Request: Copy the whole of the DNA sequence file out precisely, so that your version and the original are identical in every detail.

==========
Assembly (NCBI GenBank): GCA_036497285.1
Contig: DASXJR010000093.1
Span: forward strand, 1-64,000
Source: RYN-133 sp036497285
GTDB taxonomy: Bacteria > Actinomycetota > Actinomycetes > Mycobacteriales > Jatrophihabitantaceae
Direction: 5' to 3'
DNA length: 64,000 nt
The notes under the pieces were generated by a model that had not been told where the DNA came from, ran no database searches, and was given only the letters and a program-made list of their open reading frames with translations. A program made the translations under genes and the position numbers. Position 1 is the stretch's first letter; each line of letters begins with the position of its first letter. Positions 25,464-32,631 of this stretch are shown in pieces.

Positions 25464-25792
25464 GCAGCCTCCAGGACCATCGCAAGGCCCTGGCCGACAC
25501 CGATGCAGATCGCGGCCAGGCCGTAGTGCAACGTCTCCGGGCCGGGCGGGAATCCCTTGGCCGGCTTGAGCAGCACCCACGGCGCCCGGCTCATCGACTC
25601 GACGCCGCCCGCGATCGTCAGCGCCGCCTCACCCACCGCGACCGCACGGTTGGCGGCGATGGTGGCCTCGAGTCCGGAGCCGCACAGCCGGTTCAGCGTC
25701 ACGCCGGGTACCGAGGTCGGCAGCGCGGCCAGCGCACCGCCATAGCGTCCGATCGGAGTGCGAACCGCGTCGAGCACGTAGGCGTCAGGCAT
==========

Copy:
Assembly (NCBI GenBank): GCA_036497285.1
Contig: DASXJR010000093.1
Span: forward strand, 1-64,000
Source: RYN-133 sp036497285
GTDB taxonomy: Bacteria > Actinomycetota > Actinomycetes > Mycobacteriales > Jatrophihabitantaceae
Direction: 5' to 3'
DNA length: 64,000 nt
The notes under the pieces were generated by a model that had not been told where the DNA came from, ran no database searches, and was given only the letters and a program-made list of their open reading frames with translations. A program made the translations under genes and the position numbers. Position 1 is the stretch's first letter; each line of letters begins with the position of its first letter. Positions 25,464-32,631 of this stretch are shown in pieces.

Positions 25464-25792
25464 GCAGCCTCCAGGACCATCGCAAGGCCCTGGCCGACAC
25501 CGATGCAGATCGCGGCCAGGCCGTAGTGCAACGTCTCCGGGCCGGGCGGGAATCCCTTGGCCGGCTTGAGCAGCACCCACGGCGCCCGGCTCATCGACTC
25601 GACGCCGCCCGCGATCGTCAGCGCCGCCTCACCCACCGCGACCGCACGGTTGGCGGCGATGGTGGCCTCGAGTCCGGAGCCGCACAGCCGGTTCAGCGTC
25701 ACGCCGGGTACCGAGGTCGGCAGCGCGGCCAGCGCACCGCCATAGCGTCCGATCGGAGTGCGAACCGCGTCGAGCACGTAGGCGTCAGGCAT